BYD Unveils China’s First Electric Hybrid

BYD, the battery maker turned electric car maker and in which U.S. investor Warren Buffett took a 10% sake earlier this year, has unveiled China’s first homegrown plug-in hybrid vehicle.

That is few weeks later than BYD chairman Wang Chuanfu had said in October but a year earlier than originally expected and more importantly ahead of the next-gen Toyota hybrid and two years ahead of GM’s Chevy Volt.

Plans for sales to foreign markets, including the U.S. remain set for 2011, which will let it ride on the marketing coat tails of foreign competitors and probably position itself as the cheaper alternative.

The vehicle, which has a small gasoline engine as a back up to its electric engine, is selling for 149,800 yuan ($21,890). That cheaper than Toyota’s top selling hybrid, the Prius, at 259,000 yuan, but twice the cost of BYD’s comparable gas-engine only car, the F3.

The company is focusing first on domestic taxi and fleet sales rather than individuals, with a target of 10,000 sales in 2009. The first announced sales of the F3DM are a total of 50 cars to the Shenzhen municipal government and China Construction Bank.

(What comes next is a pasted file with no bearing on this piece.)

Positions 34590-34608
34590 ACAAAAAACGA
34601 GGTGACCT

1 Comment

Filed under Economy, Environment

One response to “BYD Unveils China’s First Electric Hybrid

  1. Your not telling me what the speed and power of this new BYD electric hybrid is. Nor does any other web site that I looked at. Knowing that is crucial – among other things.

    This kind of writing is more evidence of why America is losing out in the auto business. You need to make total comparisons. Your simply building up the competition.

    I read about all kinds of research and advances in American technologies on this Web Site: “”. Why does it take so long for it to get on the market?

    I predicted that GM’s Volt 40 mp per charge was not enough. A two year should have known that. (Yes Tesla Motors has an all electric that goes over 200 mp-charge. Yes, it cost lots. Yes, it may be different, but excuses won’t get the job done! America needs to leapfrog the competition, or it will lose out.)


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